There have always been cranks, but it seems to me that the aggressiveness we see these days is a fairly new phenomenon.
“They attracted people who were not affected by the modernization of Quebec, who were on the periphery. The social creditists played the card of the flouted people. That said, I don’t remember them having harsh or violent rhetoric,” he said.
“There have always been cranks, continues Mr. Bédard, but it seems to me that the aggressiveness that we see at the moment is a fairly new phenomenon. “There is an extreme polarization with people who cringe, we are in a democracy of cringe. »
The trivialization of verbal and physical violence testifies to a decline in civility, he argues. “What I feel is savagery, it’s like a boiling pot. There is a crisis of confidence on the part of the population towards the institutions. »
The election of a handful of Conservative deputies to the National Assembly would calm things down, according to Mr. Bédard. “There are perhaps 10 to 15% of Quebecers who are libertarians, people who find that the state is the problem, that we pay too much tax, who feel bullied. If these people have representatives, that will perhaps lower the pressure. »
Mr. Warren is more pessimistic. “We have seen many examples in history where extremist parties have been represented in parliament and, far from calming things down, this has been the first step towards increasing radicalization. »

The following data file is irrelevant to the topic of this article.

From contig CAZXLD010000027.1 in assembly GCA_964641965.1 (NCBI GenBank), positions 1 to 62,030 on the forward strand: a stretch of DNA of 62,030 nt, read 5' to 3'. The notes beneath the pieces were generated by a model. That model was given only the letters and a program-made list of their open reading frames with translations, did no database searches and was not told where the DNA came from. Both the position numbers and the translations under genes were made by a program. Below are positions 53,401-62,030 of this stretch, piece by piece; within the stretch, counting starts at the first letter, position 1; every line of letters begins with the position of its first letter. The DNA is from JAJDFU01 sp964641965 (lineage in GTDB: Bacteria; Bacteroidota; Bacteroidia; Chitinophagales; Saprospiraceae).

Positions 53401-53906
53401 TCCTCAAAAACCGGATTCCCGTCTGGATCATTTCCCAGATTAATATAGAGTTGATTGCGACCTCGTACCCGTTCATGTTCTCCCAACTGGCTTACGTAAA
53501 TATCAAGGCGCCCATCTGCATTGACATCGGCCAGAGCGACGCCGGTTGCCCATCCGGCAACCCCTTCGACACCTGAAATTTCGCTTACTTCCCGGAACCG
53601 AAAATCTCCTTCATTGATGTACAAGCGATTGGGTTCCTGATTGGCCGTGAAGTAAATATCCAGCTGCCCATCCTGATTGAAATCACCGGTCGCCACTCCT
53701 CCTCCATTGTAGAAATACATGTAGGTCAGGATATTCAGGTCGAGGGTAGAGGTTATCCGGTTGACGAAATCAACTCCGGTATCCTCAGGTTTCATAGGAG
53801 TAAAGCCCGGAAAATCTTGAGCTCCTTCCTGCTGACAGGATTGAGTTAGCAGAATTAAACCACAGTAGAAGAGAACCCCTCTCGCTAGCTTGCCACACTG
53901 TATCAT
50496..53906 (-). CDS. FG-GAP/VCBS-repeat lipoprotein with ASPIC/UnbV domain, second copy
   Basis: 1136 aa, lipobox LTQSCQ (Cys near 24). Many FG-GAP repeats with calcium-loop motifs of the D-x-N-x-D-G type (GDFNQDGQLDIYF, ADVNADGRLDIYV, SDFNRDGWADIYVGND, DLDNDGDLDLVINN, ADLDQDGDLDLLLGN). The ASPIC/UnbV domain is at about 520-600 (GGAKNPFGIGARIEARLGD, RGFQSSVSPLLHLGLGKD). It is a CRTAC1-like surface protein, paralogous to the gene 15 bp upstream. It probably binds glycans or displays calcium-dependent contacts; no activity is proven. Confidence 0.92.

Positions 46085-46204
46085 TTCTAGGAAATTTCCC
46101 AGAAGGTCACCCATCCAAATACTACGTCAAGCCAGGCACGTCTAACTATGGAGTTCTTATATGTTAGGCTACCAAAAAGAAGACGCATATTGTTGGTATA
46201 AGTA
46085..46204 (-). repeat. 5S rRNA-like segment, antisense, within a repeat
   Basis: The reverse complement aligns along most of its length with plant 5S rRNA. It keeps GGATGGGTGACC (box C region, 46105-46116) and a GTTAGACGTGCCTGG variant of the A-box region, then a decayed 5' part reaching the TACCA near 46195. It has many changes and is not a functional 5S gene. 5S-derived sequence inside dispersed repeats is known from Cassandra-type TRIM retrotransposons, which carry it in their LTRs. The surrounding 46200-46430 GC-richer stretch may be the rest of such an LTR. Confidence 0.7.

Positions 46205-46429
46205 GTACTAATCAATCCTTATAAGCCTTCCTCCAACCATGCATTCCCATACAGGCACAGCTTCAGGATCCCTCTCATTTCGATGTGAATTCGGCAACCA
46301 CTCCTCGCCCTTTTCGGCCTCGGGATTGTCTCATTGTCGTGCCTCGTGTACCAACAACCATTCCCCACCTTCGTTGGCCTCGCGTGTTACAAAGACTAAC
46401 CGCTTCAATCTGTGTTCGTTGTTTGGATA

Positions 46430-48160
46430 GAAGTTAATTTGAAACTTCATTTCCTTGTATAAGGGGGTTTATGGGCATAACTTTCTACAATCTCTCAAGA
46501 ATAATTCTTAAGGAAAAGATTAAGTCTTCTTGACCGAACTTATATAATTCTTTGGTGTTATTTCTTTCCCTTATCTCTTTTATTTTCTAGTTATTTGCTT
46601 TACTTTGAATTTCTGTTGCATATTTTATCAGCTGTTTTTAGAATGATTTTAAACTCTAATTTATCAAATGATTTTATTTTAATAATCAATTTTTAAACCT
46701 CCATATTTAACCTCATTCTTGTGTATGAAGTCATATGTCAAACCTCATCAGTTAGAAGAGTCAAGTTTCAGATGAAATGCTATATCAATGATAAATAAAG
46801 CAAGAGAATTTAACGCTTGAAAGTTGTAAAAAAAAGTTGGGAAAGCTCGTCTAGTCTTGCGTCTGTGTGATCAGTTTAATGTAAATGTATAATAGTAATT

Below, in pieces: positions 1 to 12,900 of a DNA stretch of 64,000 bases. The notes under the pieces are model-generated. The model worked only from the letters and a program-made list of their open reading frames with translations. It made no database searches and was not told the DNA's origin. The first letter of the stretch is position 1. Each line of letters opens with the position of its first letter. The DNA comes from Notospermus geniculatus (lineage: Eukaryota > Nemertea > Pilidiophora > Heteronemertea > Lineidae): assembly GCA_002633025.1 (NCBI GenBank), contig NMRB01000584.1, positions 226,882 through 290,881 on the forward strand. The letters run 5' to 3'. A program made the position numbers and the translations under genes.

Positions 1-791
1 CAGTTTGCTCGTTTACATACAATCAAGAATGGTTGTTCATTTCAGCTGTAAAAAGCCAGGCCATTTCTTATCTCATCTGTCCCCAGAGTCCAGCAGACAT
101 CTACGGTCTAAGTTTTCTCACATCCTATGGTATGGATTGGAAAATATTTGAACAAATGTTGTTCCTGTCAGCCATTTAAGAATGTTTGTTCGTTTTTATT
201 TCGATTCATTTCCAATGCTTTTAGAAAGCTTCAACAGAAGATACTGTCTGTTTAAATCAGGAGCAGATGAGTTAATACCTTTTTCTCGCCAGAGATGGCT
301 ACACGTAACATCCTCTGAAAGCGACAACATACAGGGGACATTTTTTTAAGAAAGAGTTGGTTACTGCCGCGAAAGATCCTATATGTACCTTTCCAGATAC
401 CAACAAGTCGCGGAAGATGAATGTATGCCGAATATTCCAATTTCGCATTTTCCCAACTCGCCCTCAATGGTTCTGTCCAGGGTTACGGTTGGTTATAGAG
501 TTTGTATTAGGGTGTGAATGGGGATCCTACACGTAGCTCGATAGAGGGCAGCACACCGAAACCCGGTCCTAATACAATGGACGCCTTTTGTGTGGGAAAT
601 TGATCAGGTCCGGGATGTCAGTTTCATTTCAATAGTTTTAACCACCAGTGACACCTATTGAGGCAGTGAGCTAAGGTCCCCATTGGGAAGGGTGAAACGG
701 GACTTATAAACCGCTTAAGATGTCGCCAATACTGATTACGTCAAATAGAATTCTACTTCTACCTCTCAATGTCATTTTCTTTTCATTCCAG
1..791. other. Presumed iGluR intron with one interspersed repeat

Freedom and responsibility
For Prime Minister Legault, “there is room for all ideas as long as it is done calmly, not violently, without inciting violence”.
The CAQ leader sought to take the anger aroused against health measures head-on by linking “responsibility” to “freedom” during his first visit to Beauce – where several voters ran into the arms of the leader of the PCQ, Éric Duhaime. The idea was that of Mr. Legault, not that of his strategists.
When COVID-19 invaded Quebec, the government had no other choice, according to him, than to do its “citizen’s duty” and “save lives”, in particular by imposing the wearing of a mask, by imposing a curfew, prohibiting gatherings, limiting access of unvaccinated people to public places, etc. “Freedom does not prevent you from being responsible,” he argued in front of dozens of supporters gathered inside the Le Normandie Sabreur restaurant.
The scope of this speech was however limited, indicates a caquist who knows the ridings of Beauce-Nord and Beauce-Sud like the back of his hand. The four pieces of the “anti-inflation shield” that were unveiled during the week — starting with the enhancement of the refundable tax credit for seniors with modest incomes — nevertheless caught the attention of voters, he reassures himself.
The first week of the campaign allowed the head of the CAQ to take stock of the mood of Quebecers, whom he followed in the polls (which encourage him) and in the comments on Twitter and Facebook (which discourage him). He chatted casually about 4-year-old kindergarten with members of the staff of a Laval school, or even about the quasi-monopoly of CN and CP with a business manager from Estrie. “It feeds him,” whispers his wife, Isabelle Brais.